[T]he case before us makes clear that ordinary mechanisms of judicial review cannot assure Batson’s effectiveness. The reasons are structural. The trial judge is best placed to consider the factors that underlie credibility: demeanor, context, and atmosphere. And the trial judge is best placed to determine whether, in a borderline case, a prosecutor’s hesitation or contradiction reflect (a) deception, or (b) the difficulty of providing a rational reason for an instinctive decision. Appellate judges cannot on the basis of a cold record easily second-guess a trial judge’s decision about likely motivation. These circumstances mean that appellate courts will, and must, grant the trial courts considerable leeway in applying Batson. *** The upshot is an unresolvable tension between, on the one hand, what Blackstone called an inherently ‘arbitrary and capricious’ peremptory challenge system, and, on the other hand, the Constitution’s nondiscrimination command. Given this constitutional tension, we may have to choose.... I have argued that legal life without peremptories is no longer unthinkable.... I continue to believe that we should reconsider Batson’s test and the peremptory challenge system as a whole.17
The Court’s recent trilogy of decisions with regard to peremptory challenges may thus be more important for what they foreshadow than anything else. The Court has observed, time and again, that peremptories are not Constitutionally protected. The resource may be important. Certainly, it helps to have an ability to exclude one or more jurors who counsel do not believe can fairly decide the case, without having to depend upon whether the judge agrees or not. But the tendency among lawyers to make such decisions based on the race or gender of individual juror remains a substantial and insidious problem in the courts.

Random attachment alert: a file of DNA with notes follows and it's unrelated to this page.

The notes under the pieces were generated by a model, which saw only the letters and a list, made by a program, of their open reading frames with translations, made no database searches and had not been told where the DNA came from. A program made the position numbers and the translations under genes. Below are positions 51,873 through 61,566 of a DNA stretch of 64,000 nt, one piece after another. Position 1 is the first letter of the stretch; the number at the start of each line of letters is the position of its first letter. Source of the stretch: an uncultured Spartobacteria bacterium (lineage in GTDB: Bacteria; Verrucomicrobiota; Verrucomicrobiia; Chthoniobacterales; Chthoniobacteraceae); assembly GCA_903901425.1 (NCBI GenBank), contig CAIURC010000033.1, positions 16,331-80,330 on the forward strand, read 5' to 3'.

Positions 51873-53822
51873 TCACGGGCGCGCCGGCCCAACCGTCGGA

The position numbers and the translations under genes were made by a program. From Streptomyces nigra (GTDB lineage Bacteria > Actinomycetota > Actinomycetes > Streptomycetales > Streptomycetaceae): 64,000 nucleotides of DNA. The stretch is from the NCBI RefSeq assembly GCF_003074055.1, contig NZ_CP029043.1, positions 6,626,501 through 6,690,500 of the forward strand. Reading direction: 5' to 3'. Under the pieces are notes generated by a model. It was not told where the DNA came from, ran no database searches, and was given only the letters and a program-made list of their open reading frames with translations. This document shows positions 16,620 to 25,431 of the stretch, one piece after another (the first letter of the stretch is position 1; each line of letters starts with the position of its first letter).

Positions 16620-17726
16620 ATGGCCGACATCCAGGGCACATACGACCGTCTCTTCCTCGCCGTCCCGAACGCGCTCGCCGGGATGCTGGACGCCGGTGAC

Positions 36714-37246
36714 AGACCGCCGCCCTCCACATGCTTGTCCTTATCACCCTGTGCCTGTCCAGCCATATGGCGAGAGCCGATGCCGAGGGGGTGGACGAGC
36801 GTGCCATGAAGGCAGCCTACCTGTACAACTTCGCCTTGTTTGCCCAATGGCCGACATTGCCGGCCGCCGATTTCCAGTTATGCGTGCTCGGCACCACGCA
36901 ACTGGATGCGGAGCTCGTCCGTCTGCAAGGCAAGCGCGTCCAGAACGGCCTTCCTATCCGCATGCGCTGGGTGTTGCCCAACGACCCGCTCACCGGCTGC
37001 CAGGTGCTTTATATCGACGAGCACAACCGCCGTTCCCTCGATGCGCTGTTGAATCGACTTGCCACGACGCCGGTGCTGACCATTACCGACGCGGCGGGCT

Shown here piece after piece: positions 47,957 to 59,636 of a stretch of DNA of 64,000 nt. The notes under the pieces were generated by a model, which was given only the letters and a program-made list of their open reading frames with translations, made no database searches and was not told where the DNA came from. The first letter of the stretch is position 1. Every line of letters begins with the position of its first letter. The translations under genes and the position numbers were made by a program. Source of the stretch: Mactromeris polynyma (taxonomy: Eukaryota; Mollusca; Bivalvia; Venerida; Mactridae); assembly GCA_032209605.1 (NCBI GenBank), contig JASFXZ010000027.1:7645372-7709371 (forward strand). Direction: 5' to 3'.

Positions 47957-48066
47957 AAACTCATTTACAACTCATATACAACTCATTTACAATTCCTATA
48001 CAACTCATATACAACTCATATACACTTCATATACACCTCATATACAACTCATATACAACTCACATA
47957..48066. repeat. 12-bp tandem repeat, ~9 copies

The Court appears to be on the verge of abolishing this right altogether. Attorneys must thus be more mindful of their own tendencies to prejudice and careful to use peremptory challenges in the manner for which they were intended. Absent such an effort, the bar risks the possibility that the Court will do away with this most powerful of resources altogether.
1. Batson v. Kentucky, 476 U.S. 79, 106 S.Ct. 1712, 90 L.Ed.2d 69 (1986).
Ted A. Donner, Associate Editor, is the principal of Donner & Company Law Offices LLC (with offices in Wheaton and Chicago) and an adjunct professor with Loyola University Chicago School of Law. His practice is concentrated in the representation of small to medium-sized businesses in transactions and commercial litigation.
2. Purkett v. Elem, 514 U.S. 765, 769, 115 S.Ct. 1769, 131 L.Ed.2d 834 (1995).
3. Batson v. Kentucky, 476 U.S. 79, 106 S.Ct. 1712, 90 L.Ed.2d 69 (1986).
4. Purkett v. Elem, 514 U.S. 765, 769, 115 S.Ct. 1769, 131 L.Ed.2d 834 (1995).
5. Johnson v. California, 545 U.S. 162, 125 S.Ct. 2410, 162 L.Ed.2d 129 (2005).
6. Miller-El v. Dretke, (545 U.S. 231, 125 S.Ct. 2317, 162 L.Ed.2d 196 (2005).
7. Johnson v. California, 545 U.S. 162, 125 S.Ct. 2410, 2416, 162 L.Ed.2d 129 (2005).
8. Johnson v. California, 545 U.S. 162, 125 S.Ct. 2410, 2419, 162 L.Ed.2d 129 (2005).
9. Miller-El v. Dretke, 545 U.S. 231, 125 S.Ct. 2317, 2332, 162 L.Ed.2d 196 (2005).
10. Miller-El v. Dretke, 545 U.S. 231, 125 S.Ct. 2317, 2333, 162 L.Ed.2d 196 (2005).
11. Miller-El v. Dretke, 545 U.S. 231, 125 S.Ct. 2317, 2334, 162 L.Ed.2d 196 (2005) (A number of African-American jurors were told, “[W]hen the death penalty is assessed, at some point Mr. Thomas Joe Miller-El—the man sitting right down there—will be taken to Huntsville and will be put on death row and at some point taken to the death house and placed on a gurney and injected with a lethal substance until he is dead as a result of the proceedings that we have in this court on this case. So that’s basically our position going into this thing.” White jurors were given a far less grisly description of what to expect).
12. Miller-El v. Dretke, 545 U.S. 231, 125 S.Ct. 2317, 2340, 162 L.Ed.2d 196 (2005).
13. Rice v. Collins, ___ U.S. ___, 126 S.Ct. 969, 163 L.Ed.2d 824 (2006).
14. Rice v. Collins, ___ U.S. ___, 126 S.Ct. 969, 975-76, 163 L.Ed.2d 824 (2006).
15. Rice v. Collins, ___ U.S. ___, 126 S.Ct. 969, 976, 163 L.Ed.2d 824 (2006); Johnson v. California, 545 U.S. 162, 125 S.Ct. 2410, 2419, 162 L.Ed.2d 129 (2005). <.fnt>
16. Rice v. Collins, 126 S.Ct. 969, 976-77, 163 L.Ed.2d 824 (2006).
17. Rice v. Collins, 126 S.Ct. 969, 976-77, 163 L.Ed.2d 824 (2006).